indicate that the defendant witnessed Detective Rattigan perform the search or was even present at the time it occurred. The Commonwealth has the burden of justifying a warrantless search such as this. See Commonwealth v. Johnson, 461 Mass. 44 , 48-49 (2011); Commonwealth v. Franklin, 376 Mass. 885 , 898 (1978). In light of this rule, and on the undisputed facts presented here, it is appropriate to place on the Commonwealth the burden of establishing that the defendant did not have standing because it was Darosa's cellular telephone, and not the defendant's, that was searched. Contrast Commonwealth v. Gouse, 461 Mass. 787 , 805-806 (2012) (appropriate to assign burden of production relating to existence of license to carry firearm to defendant, in part because defendant has immediate knowledge of and access to license, whereas requiring prosecution to prove nonexistence could prove extremely difficult); Commonwealth v. Jones, 372 Mass. 403 , 408 (1977).
Rather than finding which cellular telephone was searched, the motion judge pointed out in her decision that Rattigan could not remember which; the judge appeared to assume that in the circumstances, it was appropriate to treat both the defendant and Darosa as having standing to challenge the search of the cellular telephone. In our view, the judge's method of dealing with the Commonwealth's failure of proof was reasonable, and we do not disturb it. [Note 6] We therefore assume for purposes of this appeal that the cellular telephone searched by Rattigan was the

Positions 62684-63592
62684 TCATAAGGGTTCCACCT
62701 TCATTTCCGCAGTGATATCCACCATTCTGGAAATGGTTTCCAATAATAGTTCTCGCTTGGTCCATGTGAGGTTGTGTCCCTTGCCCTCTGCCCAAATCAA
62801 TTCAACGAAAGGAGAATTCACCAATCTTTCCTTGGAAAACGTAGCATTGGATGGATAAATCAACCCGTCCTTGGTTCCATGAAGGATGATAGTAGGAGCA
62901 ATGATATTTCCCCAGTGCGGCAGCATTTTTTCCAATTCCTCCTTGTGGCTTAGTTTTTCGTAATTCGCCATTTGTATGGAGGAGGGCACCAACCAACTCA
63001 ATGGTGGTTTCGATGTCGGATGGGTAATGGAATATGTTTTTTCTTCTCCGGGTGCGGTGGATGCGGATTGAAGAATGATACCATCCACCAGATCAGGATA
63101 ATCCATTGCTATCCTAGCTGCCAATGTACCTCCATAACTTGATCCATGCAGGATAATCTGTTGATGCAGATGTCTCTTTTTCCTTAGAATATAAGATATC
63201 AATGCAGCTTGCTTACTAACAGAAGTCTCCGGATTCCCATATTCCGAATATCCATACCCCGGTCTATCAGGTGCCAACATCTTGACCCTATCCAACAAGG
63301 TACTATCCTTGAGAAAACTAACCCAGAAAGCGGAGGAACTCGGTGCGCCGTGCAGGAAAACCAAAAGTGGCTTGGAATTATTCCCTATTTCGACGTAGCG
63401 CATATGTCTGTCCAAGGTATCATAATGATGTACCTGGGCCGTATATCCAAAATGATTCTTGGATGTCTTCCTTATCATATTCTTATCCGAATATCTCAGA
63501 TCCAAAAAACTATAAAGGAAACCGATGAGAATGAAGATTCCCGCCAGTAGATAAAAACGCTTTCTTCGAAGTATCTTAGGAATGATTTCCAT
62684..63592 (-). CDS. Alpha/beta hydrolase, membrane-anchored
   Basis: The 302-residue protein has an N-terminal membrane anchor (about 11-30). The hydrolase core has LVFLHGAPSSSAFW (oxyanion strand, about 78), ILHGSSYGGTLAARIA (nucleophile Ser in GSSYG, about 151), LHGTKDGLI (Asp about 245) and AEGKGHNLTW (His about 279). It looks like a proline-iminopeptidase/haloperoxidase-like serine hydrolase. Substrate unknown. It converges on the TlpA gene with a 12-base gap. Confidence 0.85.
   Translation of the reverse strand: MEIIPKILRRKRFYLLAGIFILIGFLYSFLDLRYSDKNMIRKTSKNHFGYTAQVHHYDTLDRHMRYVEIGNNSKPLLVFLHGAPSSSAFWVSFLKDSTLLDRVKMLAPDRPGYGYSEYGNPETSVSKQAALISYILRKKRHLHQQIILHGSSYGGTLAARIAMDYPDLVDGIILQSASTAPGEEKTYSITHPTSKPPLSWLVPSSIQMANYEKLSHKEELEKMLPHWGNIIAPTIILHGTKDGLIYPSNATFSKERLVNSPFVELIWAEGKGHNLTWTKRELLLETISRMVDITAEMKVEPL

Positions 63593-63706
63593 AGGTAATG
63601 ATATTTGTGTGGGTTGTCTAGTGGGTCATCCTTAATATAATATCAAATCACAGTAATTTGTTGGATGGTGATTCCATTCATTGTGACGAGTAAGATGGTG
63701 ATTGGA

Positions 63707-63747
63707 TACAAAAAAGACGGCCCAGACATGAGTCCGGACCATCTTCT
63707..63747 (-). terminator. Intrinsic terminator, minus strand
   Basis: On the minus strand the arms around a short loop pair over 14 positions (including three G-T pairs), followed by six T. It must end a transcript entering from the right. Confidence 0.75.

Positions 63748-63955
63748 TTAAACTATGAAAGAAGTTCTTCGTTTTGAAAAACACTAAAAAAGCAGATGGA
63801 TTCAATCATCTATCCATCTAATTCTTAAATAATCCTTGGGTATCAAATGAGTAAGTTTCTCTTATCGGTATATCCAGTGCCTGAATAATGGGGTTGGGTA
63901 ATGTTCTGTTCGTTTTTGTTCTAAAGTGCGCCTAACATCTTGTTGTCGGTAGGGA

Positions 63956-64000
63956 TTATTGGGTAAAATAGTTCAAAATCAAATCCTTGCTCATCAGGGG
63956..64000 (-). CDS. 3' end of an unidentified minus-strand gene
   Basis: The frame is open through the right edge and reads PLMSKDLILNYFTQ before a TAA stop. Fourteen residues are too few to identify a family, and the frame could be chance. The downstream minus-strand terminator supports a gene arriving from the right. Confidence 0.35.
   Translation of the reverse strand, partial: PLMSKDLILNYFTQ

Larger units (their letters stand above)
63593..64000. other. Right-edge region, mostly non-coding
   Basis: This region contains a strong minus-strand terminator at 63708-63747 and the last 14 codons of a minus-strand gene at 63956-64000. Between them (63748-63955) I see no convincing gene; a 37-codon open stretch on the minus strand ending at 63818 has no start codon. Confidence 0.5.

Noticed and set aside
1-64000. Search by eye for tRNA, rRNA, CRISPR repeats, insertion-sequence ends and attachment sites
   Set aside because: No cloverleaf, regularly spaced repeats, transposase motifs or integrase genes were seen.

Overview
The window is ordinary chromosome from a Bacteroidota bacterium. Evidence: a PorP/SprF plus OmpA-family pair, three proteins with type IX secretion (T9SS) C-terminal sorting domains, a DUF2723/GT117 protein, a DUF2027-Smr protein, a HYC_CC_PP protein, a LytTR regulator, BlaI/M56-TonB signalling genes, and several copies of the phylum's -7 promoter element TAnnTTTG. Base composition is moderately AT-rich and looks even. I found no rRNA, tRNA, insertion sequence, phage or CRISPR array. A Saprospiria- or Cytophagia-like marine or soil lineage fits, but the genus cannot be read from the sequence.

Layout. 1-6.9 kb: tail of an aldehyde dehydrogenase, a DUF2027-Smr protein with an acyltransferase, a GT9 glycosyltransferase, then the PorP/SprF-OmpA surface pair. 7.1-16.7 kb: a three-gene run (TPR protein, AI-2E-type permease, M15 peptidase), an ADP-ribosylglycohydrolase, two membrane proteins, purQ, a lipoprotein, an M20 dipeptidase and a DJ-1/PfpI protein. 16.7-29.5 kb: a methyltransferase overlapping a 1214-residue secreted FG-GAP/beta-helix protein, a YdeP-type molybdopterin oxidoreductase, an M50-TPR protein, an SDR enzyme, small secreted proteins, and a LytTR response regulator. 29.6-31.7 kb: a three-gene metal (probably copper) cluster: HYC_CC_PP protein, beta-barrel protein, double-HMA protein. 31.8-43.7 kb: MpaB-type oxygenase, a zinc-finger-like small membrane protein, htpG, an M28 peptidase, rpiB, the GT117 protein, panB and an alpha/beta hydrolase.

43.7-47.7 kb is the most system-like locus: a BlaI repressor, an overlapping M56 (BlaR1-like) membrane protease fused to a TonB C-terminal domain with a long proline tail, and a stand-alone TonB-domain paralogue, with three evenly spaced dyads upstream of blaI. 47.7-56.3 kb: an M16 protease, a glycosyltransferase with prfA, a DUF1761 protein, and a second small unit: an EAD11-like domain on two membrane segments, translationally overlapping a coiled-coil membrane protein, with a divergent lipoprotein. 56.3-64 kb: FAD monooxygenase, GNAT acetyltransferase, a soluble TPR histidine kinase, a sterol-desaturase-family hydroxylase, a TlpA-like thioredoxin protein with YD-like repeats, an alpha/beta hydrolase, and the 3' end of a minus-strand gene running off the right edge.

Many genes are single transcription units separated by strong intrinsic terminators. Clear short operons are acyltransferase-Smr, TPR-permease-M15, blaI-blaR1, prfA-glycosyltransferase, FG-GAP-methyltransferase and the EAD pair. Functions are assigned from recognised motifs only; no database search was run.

defendant's, and therefore the defendant has standing to challenge Rattigan's search of the cellular telephone.
b. Scope of the Commonwealth's appeal. For his part, the defendant argues that the issue of standing is the only issue properly before this court. [Note 7] It is the defendant's position that in the circumstances -- where the Commonwealth only filed its application for leave to appeal after the denial of its motion for reconsideration -- its appeal must be limited to the question whether the motion for reconsideration was properly denied, which means that the only substantive question presented is whether the defendant had standing to challenge the search of the cellular telephone.